C.Reinke <>
Mon Mar 24 13:45:31 CET 2003

[some random thoughts, triggered by your message:-]

> I have been thinking mainly about processes, streams and
> how they fit together.  User input arrives from the Universal
> Serial Bus nowadays, so it is expected to be a stream of
> actions.  Monitors are also a serial device, but they use
> 2 dimensions to allow random access of data more easily.
> Why not view the UI as a pool of data that is streamed out?

Functional languages, especially non-strict ones, have had a long
history of using networks of mutually recursive stream processors to
model operating systems, IO and GUIs. It kind of worked, but never
seemed to be a satisfactory solution, and functional IO approaches
have moved on to focus on more modular compositions of single
message/activation/response-structures instead of whole streams. But
that's probably what you mean anyway. 

were a fairly recent functional GUI approach based on
stream-processors, so their publications should have references to
most earlier approaches. (for the general process/stream-model,
dataflow languages and Petri nets may be useful search keywords).

Btw: I've often thought that high-level Petri nets (with functional
     inscription languages) would make a good modeling language for
     functional programs, especially when concurrency is so central as 
     it is in Erlang. Is there anyone out here who's using both Erlang 
     and Petri nets? Or at least knows about Petri nets and thinks this
     combination would have some merit?-)

     [for those who haven't come accross Petri nets, see:
      http://www.daimi.au.dk/PetriNets/ ]

> My biggest problem with OO and applications is that they
> rigidly impose _one_ interpretation and force the user to
> deal with that model.  As a user I would rather restructure
> my display based on the tasks I need to accomplish, not
> based on the applications that I have installed.  If the computer
> is a general-purpose machine why are the programs not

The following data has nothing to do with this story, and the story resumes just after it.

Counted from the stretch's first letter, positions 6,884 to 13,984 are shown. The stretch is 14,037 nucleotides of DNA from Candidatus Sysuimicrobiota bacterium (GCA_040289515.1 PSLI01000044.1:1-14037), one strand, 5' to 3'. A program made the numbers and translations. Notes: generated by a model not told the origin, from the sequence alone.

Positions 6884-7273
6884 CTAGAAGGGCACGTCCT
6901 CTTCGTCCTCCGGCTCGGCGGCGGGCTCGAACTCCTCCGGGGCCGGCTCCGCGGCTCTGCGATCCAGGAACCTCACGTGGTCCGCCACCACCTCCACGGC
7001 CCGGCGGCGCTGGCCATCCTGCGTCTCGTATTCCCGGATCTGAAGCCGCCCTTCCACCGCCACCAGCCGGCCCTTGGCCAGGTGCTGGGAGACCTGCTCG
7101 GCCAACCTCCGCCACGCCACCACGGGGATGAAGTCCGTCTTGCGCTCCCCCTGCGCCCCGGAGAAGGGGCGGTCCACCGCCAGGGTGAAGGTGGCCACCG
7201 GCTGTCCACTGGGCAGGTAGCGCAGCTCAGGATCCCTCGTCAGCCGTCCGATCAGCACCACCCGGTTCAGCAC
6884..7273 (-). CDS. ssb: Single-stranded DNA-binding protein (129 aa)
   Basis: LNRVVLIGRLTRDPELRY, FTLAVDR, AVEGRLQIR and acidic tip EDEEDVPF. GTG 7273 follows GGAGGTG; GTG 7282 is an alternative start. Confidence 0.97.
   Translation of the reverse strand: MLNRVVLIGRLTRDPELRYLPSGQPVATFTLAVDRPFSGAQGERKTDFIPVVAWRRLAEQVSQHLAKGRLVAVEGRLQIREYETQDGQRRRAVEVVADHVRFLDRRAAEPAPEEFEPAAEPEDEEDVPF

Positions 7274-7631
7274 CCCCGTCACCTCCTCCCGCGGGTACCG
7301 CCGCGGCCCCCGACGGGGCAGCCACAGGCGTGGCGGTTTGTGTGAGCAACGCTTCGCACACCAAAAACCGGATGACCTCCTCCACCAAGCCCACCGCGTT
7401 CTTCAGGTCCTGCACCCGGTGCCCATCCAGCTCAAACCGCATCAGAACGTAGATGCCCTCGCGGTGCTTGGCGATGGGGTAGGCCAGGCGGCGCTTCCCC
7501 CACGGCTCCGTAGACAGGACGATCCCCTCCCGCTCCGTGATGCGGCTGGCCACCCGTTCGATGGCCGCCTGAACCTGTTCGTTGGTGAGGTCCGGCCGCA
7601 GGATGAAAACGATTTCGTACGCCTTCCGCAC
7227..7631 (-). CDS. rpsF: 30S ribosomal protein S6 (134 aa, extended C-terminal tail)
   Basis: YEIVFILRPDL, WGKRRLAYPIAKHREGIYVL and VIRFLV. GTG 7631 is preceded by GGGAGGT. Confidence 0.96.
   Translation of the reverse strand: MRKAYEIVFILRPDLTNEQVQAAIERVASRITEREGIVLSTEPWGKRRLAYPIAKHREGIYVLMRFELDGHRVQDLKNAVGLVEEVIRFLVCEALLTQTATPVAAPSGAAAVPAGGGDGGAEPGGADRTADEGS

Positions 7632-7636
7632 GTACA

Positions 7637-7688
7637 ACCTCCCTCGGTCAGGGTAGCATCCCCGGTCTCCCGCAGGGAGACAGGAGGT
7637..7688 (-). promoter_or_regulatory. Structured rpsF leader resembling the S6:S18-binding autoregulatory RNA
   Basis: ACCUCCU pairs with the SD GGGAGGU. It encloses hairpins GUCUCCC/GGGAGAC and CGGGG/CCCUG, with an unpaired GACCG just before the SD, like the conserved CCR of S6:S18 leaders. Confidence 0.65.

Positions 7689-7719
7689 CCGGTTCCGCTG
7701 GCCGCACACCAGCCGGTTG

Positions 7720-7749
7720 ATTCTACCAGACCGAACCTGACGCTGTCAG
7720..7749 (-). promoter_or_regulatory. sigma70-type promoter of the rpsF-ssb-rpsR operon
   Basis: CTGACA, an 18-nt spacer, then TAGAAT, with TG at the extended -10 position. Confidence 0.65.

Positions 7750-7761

> general-purpose?

OO is perhaps not as bad as some of its fans make it seem:

"The early history of Smalltalk", Alan C Kay (in: History of
Programming Languages II, 1996)


  "..[dynabook vs mainframe].. ; millions of potential users meant that 
   the user interface would have to become a learning environment along 
   the lines of Montessori and Bruner; and needs for large scope, reduction
   in complexity, and end-user literacy would require that data and
   control structures be done away with in favor of a more biological
   scheme of protected universal cells interacting only through
   messages that could mimic any desired behavior. Early Smalltalk was
   the first complete realization of these new points of view as
   parented by its many predecessors in hardware, language and user
   interface design."

  "Smalltalk's design -and existence- is due to the insight that
   everything we can describe can be represented by the recursive
   composition of a single kind of behavioural building block that
   hides its combination of state and process inside itself and can be
   dealt with only through the exchange of messages."

  "In computer terms, Smalltalk is a recursion on the notion of
   computer itself. Instead of dividing 'computer stuff' into things
   each less than the whole -such as data structures, procedures, and
   functions that are the usual paraphernalia of programming languages-
   each Smalltalk object is a recursion of the entire posssibilities of
   the computer. Thus its semantics are a bit like having thousands and
   thousands of computers all hooked together by a very fast network."

Sounds pretty general-purpose (and concurrent) to me.

  "I made up the term 'object-oriented', and I can tell you I didn't
   have C++ in mind" - Alan Kay, OOPSLA '97 

Was he thinking of Erlang instead?-) Well, almost. But Smalltalk
also addressed what I call the "applications considered harmful"
aspect, which your messages also seem to refer to: in Smalltalk, you
didn't take a programming language and implemented lots of
stand-alone applications, to be shipped to customers in isolation;
instead, you evolved and extended your favourite general-purpose
programming environment to be able to express the things you wanted
to say in your favourite problem domains. 

Another way I like to phrase it: users are not dummies, they are
domain experts (though their domain is usually not computers or
software); they don't want computer experts to give them lots of
words (applications), they need a tailor-made language in which they
can express their domain knowledge to tackle their daily problems.

Hope that wasn't too far off topic,

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